As I had predicted last year – two months before the Olympics – van Niekerk shattered Michael Johnson’s 400m Olympic and World records. Unfortunately, I missed the trifecta, after van Niekerk failed to break 43 seconds by four hundredths of a second with a blistering 43.03 run from lane eight. This year, the expectations of van Niekerk are no different, if the conditions are ideal and the competition sufficient, he may be pushed to immortality. Undoubtedly, he should break the world record, championship record and 43 seconds in one quick swoop, if pushed. Unsurprisingly, van Niekerk broke Usain Bolt’s and Michael Johnson’s 300m two weeks in Ostrava and a week ago, he eased to 43.67 in Lausanne.

A non-spectacular run from the ageing former Olympic and world champion LaShawn Merritt coupled with the absence of former Olympic, World and Commonwealth champion Kirani James might be the Achilles heel to another ‘van the Man’ performance from van Niekerk. In addition, if van Niekerk contends both the 200m and the 400m for men, with the men’s 200m first round and the 400m finals scheduled for the same day, the last time I checked, then we might be robbed of another great Rio performance from van Niekerk.

Omar McLeod will have Colin Jackson’s championship record of 12.91 seconds in his sight at the London World Championships.
(Source: Reuters)

‘Mr Smooth’ Omar McLeod light up Rio last year when he won the 110 metres hurdles event and this year, he has already set five of the top-7 seven times over the distance. After switching coaches this year, he has set his personal best and a national record of 12.90 seconds at the Jamaican National Championships. With the world record at 12.80, the championship record at 12.91 for over 24 years, McLeod has the raw speed and ability to break the world record, championship record or both. He currently sits on the fifth fastest time of all-time set this year.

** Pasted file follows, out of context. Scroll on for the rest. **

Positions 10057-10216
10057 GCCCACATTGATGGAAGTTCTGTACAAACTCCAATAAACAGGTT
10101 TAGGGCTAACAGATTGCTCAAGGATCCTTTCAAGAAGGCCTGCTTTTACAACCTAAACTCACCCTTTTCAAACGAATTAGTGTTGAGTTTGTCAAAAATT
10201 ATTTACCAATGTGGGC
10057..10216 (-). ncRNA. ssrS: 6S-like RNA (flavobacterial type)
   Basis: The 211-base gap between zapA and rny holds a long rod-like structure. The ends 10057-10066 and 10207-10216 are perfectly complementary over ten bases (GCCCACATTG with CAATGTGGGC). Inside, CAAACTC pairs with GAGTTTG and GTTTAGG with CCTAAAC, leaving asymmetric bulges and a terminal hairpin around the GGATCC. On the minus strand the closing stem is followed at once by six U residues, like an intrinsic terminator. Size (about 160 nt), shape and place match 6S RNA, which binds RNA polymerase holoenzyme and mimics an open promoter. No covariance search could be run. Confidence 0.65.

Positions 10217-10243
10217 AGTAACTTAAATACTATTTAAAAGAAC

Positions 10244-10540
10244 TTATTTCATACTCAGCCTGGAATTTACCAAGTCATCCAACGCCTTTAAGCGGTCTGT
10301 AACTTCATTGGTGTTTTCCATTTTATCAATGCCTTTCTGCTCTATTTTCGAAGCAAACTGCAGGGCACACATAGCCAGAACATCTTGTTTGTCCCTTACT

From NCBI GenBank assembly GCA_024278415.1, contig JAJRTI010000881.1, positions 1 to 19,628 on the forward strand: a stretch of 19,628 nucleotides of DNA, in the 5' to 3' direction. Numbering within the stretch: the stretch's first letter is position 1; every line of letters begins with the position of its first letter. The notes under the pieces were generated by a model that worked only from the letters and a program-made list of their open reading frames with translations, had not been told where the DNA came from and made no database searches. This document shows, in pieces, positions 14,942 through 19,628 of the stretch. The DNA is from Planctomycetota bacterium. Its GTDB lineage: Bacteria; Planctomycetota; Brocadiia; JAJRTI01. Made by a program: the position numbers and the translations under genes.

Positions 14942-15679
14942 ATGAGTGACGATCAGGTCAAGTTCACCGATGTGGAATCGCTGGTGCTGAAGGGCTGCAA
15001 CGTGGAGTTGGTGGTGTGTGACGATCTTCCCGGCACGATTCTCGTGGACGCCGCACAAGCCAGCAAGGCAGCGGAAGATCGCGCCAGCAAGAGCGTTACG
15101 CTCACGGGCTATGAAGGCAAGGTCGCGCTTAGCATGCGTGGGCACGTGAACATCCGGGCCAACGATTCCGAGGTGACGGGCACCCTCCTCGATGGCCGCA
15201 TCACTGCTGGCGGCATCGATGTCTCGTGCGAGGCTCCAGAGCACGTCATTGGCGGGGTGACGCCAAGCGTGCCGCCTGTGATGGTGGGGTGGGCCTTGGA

Keni Harrison, disappointedly, failed to qualify for the Olympic Games last year after falling apart in the 100m hurdles final at the US trials, finishing sixth. Harrison had dominated the season up to that point, winning most, if not all, of her races. A few weeks after the sorrowful trials, she destroyed the 28-year-old world record with a run of 12.20 seconds at the London Olympic Stadium, the same host of this year’s World Championships.

Kendra Harrison wins the 100m hurdles in a world record of 12.20 at the IAAF Diamond League meeting in London 2016.
(Source/Credit: Kirby Lee/IAAF)

Henceforth, even though Usain Bolt is the most exhilarating athlete we have seen in track and field, at this his final major international meet, the elation and goosebumps might be produced from performances from Wayde van Niekerk, Omar McLeod or Keni Harrison, or all. Once again, track and field’s Nostradamus has looked into his crystal ball and these are the scary and delightful premonitions he saw.

Until next time…

© Zaheer Clarke

Zaheer E. Clarke is a multi-award-winning freelance sportswriter. The last time he tried to run the 110m hurdles, it took him a super-fast 43 seconds to complete. Omar McLeod or Kendra Harrison would have finished the same race and would be having a drink by the concession stand by then.

Zaheer can be reached at zaheer.clarke@gmail.comFollow him on Facebook at Zaheer Facts, Lies & Statistics, or on Twitter at @zaheerclarke.

This blog article was published in the Western Mirror on July 10, 2017.

 

Sports & Cancer: Never Give Up on Your Dreams

By Zaheer Clarke

Published July 3, 2017

Oftentimes, your love for sports can make the difficult moments in your life a little easier. For several individuals battling cancer, it’s this love and the love from their family that transform them into superheroes.

Hundreds Bid Farewell to Captain Horace Burrell
(Source: BOJTV)